Advair sales in the United States plummeted 30% in the first quarter, while sales of AstraZeneca's Symbicort, a rival that remained on the formulary, grew 20%.

Novo Nordisk executives said that overall sales growth for this year would be about 2 percentage points lower than they would have been because Express Scripts had excluded both Victoza and Novo's mealtime insulin products.

Other pharmacy benefit managers say they use exclusions more sparingly.

"We are seeing an increased request for these narrower formularies and excluded drugs," said David Lassen, chief clinical officer at Prime Therapeutics, a pharmacy benefit manager owned by various Blue Cross and Blue Shield plans.

But he and some other executives said exclusions could cause disruptions for patients who must switch drugs.  They can be used only when there are several equivalent drugs available, lest doctors and patients complain.

"You can't just go for the least expensive," said Dr. Brian K. Solow, chief medical officer of OptumRx, which is owned by the UnitedHealthcare Group.  "You have to think about what is best for patients."

In March, Medicare, under heavy pressure from drug companies, patient groups and Congress, abandoned a proposal to allow Medicare Part D plans to exclude some drugs for depression and schizophrenia.

Patients with Gaucher disease protested when UnitedHealthcare recently required virtually all patients to use just one of the three similar and very expensive therapies available for that disease.  Patient groups have also expressed conce4n that health plans offered through the new insurance exchanges tend to have more exclusions and other restrictions on drugs than employer-funded plans.

Dr. Miller said the excluded drugs represented only a carefully selected 1% of drugs covered by Express Scripts and that the company had little problem switching patients.

The battle could escalate.  Mr. Roberts said CVS next year would offer an optional formulary with 200 exclusions.  Glaxo is now essentially offering to provide drugs affected by formulary restrictions free of charge to keep patients using its products.

Novo Nordisk executives said on the company's first-quarter earnings call that the competitors who outbid them for the Express Scripts contract had not really gained much because they were paying higher rebates in exchange for a slightly higher market share.  That might discourage companies from competing on price in the future.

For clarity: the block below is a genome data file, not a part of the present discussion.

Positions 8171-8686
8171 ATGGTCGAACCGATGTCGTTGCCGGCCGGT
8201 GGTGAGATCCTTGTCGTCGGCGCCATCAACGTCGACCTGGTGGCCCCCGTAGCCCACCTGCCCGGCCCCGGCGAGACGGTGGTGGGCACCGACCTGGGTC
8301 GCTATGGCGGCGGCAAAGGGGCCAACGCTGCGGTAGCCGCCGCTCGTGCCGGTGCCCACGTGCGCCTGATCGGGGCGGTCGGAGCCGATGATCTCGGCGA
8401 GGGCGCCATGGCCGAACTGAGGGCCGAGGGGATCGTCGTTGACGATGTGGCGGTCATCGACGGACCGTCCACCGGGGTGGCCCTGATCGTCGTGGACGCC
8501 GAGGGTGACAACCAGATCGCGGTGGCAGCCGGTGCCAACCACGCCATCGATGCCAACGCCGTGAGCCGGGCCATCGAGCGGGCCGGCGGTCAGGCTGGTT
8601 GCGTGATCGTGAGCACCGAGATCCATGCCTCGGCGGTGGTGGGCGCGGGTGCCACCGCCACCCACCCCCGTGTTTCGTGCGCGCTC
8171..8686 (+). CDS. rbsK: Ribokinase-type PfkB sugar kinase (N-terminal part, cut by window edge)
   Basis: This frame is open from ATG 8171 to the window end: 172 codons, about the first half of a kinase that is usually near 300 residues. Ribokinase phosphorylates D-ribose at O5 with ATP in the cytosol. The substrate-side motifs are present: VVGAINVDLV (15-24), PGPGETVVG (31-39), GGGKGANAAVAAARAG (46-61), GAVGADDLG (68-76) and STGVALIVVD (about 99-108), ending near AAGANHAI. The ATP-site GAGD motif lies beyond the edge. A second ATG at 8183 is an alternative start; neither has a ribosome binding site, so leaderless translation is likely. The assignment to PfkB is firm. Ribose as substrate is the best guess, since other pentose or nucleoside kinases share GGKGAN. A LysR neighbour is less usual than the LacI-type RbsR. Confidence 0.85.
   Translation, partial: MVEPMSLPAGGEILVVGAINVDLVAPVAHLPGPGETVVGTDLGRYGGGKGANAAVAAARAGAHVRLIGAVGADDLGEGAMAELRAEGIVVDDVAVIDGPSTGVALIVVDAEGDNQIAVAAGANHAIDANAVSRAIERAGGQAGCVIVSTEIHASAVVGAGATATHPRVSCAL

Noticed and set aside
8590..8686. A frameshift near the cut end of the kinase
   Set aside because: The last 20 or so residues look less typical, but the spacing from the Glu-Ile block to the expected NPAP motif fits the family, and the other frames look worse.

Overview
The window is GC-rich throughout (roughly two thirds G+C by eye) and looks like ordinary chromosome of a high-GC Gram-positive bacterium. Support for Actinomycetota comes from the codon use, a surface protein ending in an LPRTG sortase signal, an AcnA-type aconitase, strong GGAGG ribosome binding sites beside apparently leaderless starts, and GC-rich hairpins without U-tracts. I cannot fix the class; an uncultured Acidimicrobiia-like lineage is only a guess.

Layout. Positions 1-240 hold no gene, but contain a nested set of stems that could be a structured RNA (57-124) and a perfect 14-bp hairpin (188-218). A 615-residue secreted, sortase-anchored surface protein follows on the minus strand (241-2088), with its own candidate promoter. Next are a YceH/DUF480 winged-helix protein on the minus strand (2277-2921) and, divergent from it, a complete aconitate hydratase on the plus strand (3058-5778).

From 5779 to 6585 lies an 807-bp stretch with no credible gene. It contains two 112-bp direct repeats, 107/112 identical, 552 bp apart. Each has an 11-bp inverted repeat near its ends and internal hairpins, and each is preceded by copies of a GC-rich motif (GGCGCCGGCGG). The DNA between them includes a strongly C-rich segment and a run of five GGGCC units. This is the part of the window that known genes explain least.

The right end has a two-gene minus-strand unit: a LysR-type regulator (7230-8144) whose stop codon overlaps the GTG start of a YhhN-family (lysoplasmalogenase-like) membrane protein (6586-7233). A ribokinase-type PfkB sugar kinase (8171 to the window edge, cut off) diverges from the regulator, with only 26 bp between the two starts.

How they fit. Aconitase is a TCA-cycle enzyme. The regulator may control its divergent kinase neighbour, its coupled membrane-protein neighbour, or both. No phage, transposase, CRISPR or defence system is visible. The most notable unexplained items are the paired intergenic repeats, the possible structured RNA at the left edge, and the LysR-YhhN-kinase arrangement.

"I would tend to believe the players will act to expand the segment if they have long-term interest in being in this field," Novo's chief executive, Lars Rebien Sorensen, said.

A big test of the strategy could come next year with drugs for hepatitis C.  Health plans are worried about their ability to afford Sovaldi, a new drug from Gilead Sciences that costs $84,000 for a typical course of treatment.  But AbbVie and Merck are expected to introduce competitive drugs, and the payers hope to pit one manufacturer against another to drive down prices.

The AbbVie chief executive, Richard Gonzalez, in response to a question in the company's first-quarter call, suggested his company would compete on the merits of its product, not price.

`"We have a product profile that stands up quite nicely in the marketplace, so that's not our strategy going forward," he said.

A top Pfizer executive made a similar comment when asked if the company should offer bigger discounts on Xeljanz, a new pill for RHEUMATOID ARTHRITIS that was excluded by Express Scripts.

But some executives say they sometimes have no choice but to deal.

"We are fighting to make sure that patients continue to have choice," Enrique Conterno, who runs the diabetes business at Eli Lilly, said in his company's call.  Nonetheless, he added, "We need to be competitive whenever a payer basically makes the decision that they are going to narrow the formulary."

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By Jane E. Brody

Over the past few decades, changes in the treatment of breast cancer amount to a revolution in patient care.  And its not over yet.